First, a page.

If the Pac 12 adds SDSU and/or SMU they are trying to make sure they stay above the G5 conferences but they would be acknowledging they aren’t going for SEC/Big 10 money. The same with most of the other moves that have been discussed for the Big 12 (USF? Memphis? Boise State? Tulane? UNLV?) or ACC (with the obvious exception of the ACC trying to nail down Notre Dame as a full member. Even then, it’s unlikely that they can get to SEC/Big 10 money with 16 members unless they kick out a few teams and add a few different teams. But with Notre Dame and the right 16th team…? Maybe.)

The problem being discussed has never been how to generate B1G/SEC money – it has been about revenue-maximization for the Big 12 remnants and how a reconstituted Pac-12, that would include 6 of the Big 12 remnants, would be more financially viable than the Group-of-5 hybrid coming in 2024. Your The fact is, the 6-remnant proposal is more profitable than the reconstituted Big 12 proposal.

The Pac-12 internal struggles have centered around the inability to reach a membership-promised number of +$40 million per school (not B1G/SEC money). That struggle would cease upon the 6-remnant plan being adapted. And while 40 is much less than 100, it is still greater than 32. In the day of NIL, collectives and transport portal enticements that $8 million is important.

Points in closing…
Notre Dame is not joining ACC. Their next media deal is estimated to be ~$60 million per year.
The Pac-12 is not extending invitations to any religiously affiliated school (TCU, Baylor, SMU) or any California state university system school (San Diego State). The media reports of such activity are twaddle.

I agree with SDSU in the Pac-12, but they should have Colorado State as the other one, not SMU. It would make Colorado-CSU a conference game for the first time since 1947, which was the last football season CU competed in the old Skyline Conference, their other sports had already joined what is now known as the Big 12 that year.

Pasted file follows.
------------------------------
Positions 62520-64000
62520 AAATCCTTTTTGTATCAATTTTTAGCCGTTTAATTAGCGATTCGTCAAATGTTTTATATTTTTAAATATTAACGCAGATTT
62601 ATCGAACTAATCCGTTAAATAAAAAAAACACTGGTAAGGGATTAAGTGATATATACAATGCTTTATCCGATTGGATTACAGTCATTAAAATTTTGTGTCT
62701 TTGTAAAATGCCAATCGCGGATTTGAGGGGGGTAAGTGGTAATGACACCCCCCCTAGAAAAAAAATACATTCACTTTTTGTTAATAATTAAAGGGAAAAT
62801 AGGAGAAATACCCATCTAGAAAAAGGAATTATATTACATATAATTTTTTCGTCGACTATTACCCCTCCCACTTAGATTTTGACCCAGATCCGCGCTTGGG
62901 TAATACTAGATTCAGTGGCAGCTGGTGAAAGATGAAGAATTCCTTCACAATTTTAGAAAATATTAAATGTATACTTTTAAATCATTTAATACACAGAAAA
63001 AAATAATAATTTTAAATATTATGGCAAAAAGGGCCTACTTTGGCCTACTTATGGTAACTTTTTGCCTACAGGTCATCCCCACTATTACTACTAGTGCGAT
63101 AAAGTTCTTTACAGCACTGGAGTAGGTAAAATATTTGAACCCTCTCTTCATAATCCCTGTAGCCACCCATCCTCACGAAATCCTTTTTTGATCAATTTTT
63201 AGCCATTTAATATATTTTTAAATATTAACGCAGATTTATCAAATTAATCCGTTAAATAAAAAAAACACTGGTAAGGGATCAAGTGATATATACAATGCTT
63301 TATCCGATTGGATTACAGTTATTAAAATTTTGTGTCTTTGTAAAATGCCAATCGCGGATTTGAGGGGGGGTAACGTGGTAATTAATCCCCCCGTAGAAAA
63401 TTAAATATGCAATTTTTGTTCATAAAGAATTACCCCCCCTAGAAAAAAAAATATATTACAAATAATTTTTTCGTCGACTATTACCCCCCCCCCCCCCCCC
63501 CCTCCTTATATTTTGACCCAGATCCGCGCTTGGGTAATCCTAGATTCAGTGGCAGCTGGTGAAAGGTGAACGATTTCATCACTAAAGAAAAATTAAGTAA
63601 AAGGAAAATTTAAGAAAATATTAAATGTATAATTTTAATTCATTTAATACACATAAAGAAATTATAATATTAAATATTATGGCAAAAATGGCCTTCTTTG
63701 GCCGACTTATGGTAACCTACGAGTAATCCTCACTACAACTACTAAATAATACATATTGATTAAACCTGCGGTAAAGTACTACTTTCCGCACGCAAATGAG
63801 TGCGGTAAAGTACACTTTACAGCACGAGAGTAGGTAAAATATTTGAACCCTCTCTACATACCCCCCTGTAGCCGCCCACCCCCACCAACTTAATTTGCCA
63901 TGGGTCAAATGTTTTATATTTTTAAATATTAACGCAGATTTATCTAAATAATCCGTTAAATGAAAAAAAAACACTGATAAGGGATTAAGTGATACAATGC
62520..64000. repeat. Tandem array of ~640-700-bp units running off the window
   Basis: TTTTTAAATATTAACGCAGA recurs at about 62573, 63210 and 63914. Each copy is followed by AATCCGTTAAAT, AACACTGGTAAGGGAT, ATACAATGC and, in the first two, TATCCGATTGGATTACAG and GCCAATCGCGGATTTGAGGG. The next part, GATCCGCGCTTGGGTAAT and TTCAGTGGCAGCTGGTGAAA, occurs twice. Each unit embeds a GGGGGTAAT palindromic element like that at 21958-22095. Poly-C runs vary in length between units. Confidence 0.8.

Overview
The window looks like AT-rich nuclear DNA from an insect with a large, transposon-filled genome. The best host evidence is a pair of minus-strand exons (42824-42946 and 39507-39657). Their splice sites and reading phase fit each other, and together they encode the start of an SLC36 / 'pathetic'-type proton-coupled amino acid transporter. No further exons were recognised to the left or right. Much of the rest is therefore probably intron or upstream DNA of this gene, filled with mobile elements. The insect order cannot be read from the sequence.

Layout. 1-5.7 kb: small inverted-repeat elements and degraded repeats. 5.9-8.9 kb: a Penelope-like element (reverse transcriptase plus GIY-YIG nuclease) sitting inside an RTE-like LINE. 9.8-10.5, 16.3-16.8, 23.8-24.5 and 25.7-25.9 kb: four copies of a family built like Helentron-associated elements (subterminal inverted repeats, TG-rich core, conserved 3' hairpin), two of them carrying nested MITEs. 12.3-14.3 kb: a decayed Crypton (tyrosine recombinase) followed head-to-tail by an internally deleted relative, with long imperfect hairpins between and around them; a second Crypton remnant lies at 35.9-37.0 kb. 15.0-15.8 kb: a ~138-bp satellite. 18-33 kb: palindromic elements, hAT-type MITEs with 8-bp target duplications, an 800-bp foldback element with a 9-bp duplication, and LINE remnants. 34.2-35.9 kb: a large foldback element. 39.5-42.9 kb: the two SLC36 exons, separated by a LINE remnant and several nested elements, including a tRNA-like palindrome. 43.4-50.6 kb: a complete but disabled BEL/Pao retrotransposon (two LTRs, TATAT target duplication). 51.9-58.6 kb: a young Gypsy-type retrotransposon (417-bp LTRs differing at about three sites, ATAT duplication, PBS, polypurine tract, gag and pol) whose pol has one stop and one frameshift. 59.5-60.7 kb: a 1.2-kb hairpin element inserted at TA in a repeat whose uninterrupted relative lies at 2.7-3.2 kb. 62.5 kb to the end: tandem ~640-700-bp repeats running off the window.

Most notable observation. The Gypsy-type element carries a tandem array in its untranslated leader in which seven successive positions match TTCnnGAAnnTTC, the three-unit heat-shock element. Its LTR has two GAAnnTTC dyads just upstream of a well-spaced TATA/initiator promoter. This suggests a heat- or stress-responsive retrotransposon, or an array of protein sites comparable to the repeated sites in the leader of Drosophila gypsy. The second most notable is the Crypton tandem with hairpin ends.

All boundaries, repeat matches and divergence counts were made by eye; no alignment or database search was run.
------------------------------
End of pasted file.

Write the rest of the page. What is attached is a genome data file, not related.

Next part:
Yeah, see… you were just talking about how markets matter a lot. The Pac 12 is hurting having lost USC and UCLA, each of which draw a lot of eyes and were part of a giant market. One of the best things they could do is add a Texas market. Honestly, if they’d been on their game a few years ago, they could have tried for SMU/Houston and gotten both Dallas and Houston markets, as well as travel partners. Now they’re playing defense with southern California markets, so SDSU is kind of a must, but they need to do something to convince the tv people not to screw them now that they don’t have Los Angeles.

Colorado State doesn’t do that. The Buffaloes probably max out the Colorado market as far as the tv people are concerned. The closest you could mayyyybe get staying in the Rockies or west is… who? UNLV? Fresno State? San Jose State? SMU isn’t THAT far removed from the Rockies… er… in that some of the Rockies go through Texas…? And it gets the Pac 12 into Texas for tv and recruiting. And, yeah, the Pac 12 is looking at these 2 teams because they want to shore up and finalize their new tv contract, not because of traditions. Unfortunately none of the big realignment moves have been about tradition, and it’s just a happy coincidence when rivalries are maintained or renewed during a shift.

Sure, you could ask how much of a fanbase SMU has, and I’m not saying you’d be wrong to question that… but… Texas people will pay attention if all the sudden Washington and Oregon and Arizona State and Cal and Colorado are traveling to play in Dallas. And there aren’t that many alternate options that have bigger fanbases.

Then maybe the Pac-12 should go for UNLV. Las Vegas is a fast-growing market. They had two pro sports leagues come into their city in less than 5 years. They would be a better travel partner for SDSU than SMU.

I know there are rich kids from California that go to SMU for college, but that’s the only SMU/west coast connection I can think of.

Also if UNLV were to enter the Pac-12, I could see the university changing its name to Nevada Tech University to forge a more distinct identity than being attached to the University of Nevada in Reno which despite being older has a smaller enrollment, and the nickname “Rebels” would be retired to fully cut ties with the Confederate imagery that has been around since UNLV was called Nevada Southern.

So, I noticed the tweet in the side column of this site about how if the SEC goes to 9 game conference schedules there will be a lot of tweaking and/or ripping up of contracts for SEC schools that already have some 4-game non-conf schedules planned… which is true, but…

… surely they’ll end up with a 9-game conference schedule, right? Sankey just mentioned Texas/Texas A&M, Texas/Arkansas, Oklahoma/Missouri (none of which will be annual unless you get more than one annual rival since Texas and OU are going to keep playing each other)… and I find it hard to believe that other SEC teams are going to be fine only having 1 permanent, annual rivalry game (which is all anyone would likely get in an 8-game format). With a 9-game format you could have 3! Surely the “we need multiple rivals” SEC members outnumber the “how will we ever cope with playing 9 games?!” members… right?